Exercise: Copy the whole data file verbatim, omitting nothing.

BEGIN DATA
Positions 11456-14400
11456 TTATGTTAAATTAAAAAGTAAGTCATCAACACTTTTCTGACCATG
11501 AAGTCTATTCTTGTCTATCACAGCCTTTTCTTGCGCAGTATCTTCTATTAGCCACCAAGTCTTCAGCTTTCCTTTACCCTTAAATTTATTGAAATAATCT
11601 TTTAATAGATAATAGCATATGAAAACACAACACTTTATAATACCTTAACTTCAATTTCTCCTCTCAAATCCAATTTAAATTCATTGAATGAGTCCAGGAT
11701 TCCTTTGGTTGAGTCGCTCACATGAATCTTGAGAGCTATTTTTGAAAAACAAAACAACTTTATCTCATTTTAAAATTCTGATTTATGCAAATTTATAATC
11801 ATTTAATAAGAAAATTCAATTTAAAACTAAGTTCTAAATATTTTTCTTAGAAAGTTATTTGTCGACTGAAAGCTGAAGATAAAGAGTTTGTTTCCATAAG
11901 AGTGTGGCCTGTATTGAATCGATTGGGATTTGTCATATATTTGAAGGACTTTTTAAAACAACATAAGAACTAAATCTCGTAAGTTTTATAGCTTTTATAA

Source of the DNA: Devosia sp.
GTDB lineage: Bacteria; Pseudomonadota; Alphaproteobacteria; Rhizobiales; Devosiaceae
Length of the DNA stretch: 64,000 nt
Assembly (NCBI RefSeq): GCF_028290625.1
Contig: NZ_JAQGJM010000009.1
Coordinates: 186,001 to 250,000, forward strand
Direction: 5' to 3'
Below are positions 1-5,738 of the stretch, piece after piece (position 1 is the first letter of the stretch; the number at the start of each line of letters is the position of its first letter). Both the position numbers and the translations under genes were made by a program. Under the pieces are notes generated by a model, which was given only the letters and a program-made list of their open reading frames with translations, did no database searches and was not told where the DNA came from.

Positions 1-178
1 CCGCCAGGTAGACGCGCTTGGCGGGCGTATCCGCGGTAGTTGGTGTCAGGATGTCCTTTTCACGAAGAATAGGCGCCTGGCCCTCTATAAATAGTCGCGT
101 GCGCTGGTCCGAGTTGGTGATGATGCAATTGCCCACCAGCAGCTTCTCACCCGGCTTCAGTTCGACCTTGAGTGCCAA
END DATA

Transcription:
Positions 11456-14400
11456 TTATGTTAAATTAAAAAGTAAGTCATCAACACTTTTCTGACCATG
11501 AAGTCTATTCTTGTCTATCACAGCCTTTTCTTGCGCAGTATCTTCTATTAGCCACCAAGTCTTCAGCTTTCCTTTACCCTTAAATTTATTGAAATAATCT
11601 TTTAATAGATAATAGCATATGAAAACACAACACTTTATAATACCTTAACTTCAATTTCTCCTCTCAAATCCAATTTAAATTCATTGAATGAGTCCAGGAT
11701 TCCTTTGGTTGAGTCGCTCACATGAATCTTGAGAGCTATTTTTGAAAAACAAAACAACTTTATCTCATTTTAAAATTCTGATTTATGCAAATTTATAATC
11801 ATTTAATAAGAAAATTCAATTTAAAACTAAGTTCTAAATATTTTTCTTAGAAAGTTATTTGTCGACTGAAAGCTGAAGATAAAGAGTTTGTTTCCATAAG
11901 AGTGTGGCCTGTATTGAATCGATTGGGATTTGTCATATATTTGAAGGACTTTTTAAAACAACATAAGAACTAAATCTCGTAAGTTTTATAGCTTTTATAA

Source of the DNA: Devosia sp.
GTDB lineage: Bacteria; Pseudomonadota; Alphaproteobacteria; Rhizobiales; Devosiaceae
Length of the DNA stretch: 64,000 nt
Assembly (NCBI RefSeq): GCF_028290625.1
Contig: NZ_JAQGJM010000009.1
Coordinates: 186,001 to 250,000, forward strand
Direction: 5' to 3'
Below are positions 1-5,738 of the stretch, piece after piece (position 1 is the first letter of the stretch; the number at the start of each line of letters is the position of its first letter). Both the position numbers and the translations under genes were made by a program. Under the pieces are notes generated by a model, which was given only the letters and a program-made list of their open reading frames with translations, did no database searches and was not told where the DNA came from.

Positions 1-178
1 CCGCCAGGTAGACGCGCTTGGCGGGCGTATCCGCGGTAGTTGGTGTCAGGATGTCCTTTTCACGAAGAATAGGCGCCTGGCCCTCTATAAATAGTCGCGT
101 GCGCTGGTCCGAGTTGGTGATGATGCAATTGCCCACCAGCAGCTTCTCACCCGGCTTCAGTTCGACCTTGAGTGCCAA